Justice T.S.Sivagnanam, and V.Bhavani Subbaroyan while answering in the favour of the assessee held that the expenditure incurred by the assessee is a revenue expenditure and not a capital expenditure and there is no justification in remanding the matter to the Tribunal or to any other Lower Authority.

Renovation and Redecoration of Hotel Rooms constitute Revenue Expenditure: Madras…

Expenses for Renovation and Redecoration of Hotel Rooms constitute Revenue Expenditure: Madras HC

By Mariya Paliwala – 

The Madras High Court held that the expenditure incurred in the renovation and redecoration of rooms in a hotel is a revenue expenditure and not a capital expenditure.

The appellant, Pandian Hotels Ltd. is engaged in the business of running a three-star hotel and for the assessment year in question, the assessee filed their return of income admitting a total income of Rs.19,06,620/- and an intimation under Section 143(1) of the Act was issued.

Subsequently, the assessment was selected for scrutiny and the assessment was completed under Section 143(3) of the Act by order, by which, there was a disallowance of the expenditure to the tune of Rs.1,43,37,050/- incurred towards repairs and renovation expenses.

The issue raised in this case was whether expenditure incurred in the renovation and redecoration of rooms in a hotel would amount to capital expenditure or revenue expenditure.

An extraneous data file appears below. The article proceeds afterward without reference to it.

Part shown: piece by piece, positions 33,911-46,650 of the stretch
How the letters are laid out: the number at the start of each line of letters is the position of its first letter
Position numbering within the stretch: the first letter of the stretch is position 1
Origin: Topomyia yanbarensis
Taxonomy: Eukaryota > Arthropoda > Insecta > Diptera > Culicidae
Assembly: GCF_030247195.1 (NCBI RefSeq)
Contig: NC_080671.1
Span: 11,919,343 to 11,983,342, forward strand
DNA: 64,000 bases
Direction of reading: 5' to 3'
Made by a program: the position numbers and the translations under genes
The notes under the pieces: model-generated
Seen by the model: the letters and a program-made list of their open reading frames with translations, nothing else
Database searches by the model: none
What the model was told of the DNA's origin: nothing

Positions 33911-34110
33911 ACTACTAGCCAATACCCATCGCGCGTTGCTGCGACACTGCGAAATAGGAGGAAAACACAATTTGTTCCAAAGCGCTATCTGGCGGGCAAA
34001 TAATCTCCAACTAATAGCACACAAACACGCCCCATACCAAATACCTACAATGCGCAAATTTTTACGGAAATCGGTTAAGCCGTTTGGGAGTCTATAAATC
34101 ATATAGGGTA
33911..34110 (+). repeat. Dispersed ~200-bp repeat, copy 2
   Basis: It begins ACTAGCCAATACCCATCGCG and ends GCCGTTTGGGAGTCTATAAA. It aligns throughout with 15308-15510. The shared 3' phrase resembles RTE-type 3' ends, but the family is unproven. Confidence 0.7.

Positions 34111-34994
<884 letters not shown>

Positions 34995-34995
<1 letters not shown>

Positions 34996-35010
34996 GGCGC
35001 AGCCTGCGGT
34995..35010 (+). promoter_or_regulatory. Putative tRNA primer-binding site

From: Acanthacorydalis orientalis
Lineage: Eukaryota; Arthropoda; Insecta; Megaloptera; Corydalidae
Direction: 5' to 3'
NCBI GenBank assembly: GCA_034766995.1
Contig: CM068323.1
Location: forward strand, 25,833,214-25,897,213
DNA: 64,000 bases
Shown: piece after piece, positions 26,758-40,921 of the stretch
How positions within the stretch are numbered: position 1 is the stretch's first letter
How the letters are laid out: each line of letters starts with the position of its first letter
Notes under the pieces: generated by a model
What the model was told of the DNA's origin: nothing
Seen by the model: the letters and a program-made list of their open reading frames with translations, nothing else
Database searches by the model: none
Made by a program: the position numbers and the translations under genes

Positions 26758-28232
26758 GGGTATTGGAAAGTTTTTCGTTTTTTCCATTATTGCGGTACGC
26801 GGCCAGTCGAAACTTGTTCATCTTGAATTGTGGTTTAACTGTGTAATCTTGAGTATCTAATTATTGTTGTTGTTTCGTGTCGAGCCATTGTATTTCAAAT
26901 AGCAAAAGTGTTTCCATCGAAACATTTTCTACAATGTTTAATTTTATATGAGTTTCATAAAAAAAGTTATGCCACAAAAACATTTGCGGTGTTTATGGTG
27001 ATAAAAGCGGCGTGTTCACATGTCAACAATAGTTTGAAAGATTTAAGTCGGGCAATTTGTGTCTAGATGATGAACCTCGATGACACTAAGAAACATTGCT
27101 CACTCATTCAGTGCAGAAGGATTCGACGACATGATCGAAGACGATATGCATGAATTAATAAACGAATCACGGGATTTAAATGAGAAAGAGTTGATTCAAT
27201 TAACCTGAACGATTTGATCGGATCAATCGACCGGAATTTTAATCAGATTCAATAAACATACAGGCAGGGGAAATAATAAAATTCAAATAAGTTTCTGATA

The assessee contended before the Assessing Officer that the expenses were incurred for repairs and renovation of 18 rooms out of 57 rooms in the hotel and that there was no capital expenditure incurred by the assessee and there was no increase in the room capacity nor the creation of any new asset.

However, the AO did not accept the explanation given by the assessee and treated the sum of Rs.1,51,20,800/- as capital expenditure and after allowing depreciation at the rate of 10%, the Assessing Officer added the balance amount of Rs.1,36,08,720/-.

The assessee preferred an appeal before the CIT(A), wherein it was held that the test of enduring benefit might fail on certain occasions, that the correct test was to see as to whether there was a creation of any new asset and that admittedly, the assessee had not created any new asset, but had undertaken repairs and renovation only in the existing rooms and that too, only in 18 rooms out of 57 rooms available in the hotel.

The two-judge bench of Justice T.S.Sivagnanam, and V.Bhavani Subbaroyan while answering in the favour of the assessee held that the expenditure incurred by the assessee is a revenue expenditure and not a capital expenditure and there is no justification in remanding the matter to the Tribunal or to any other Lower Authority.

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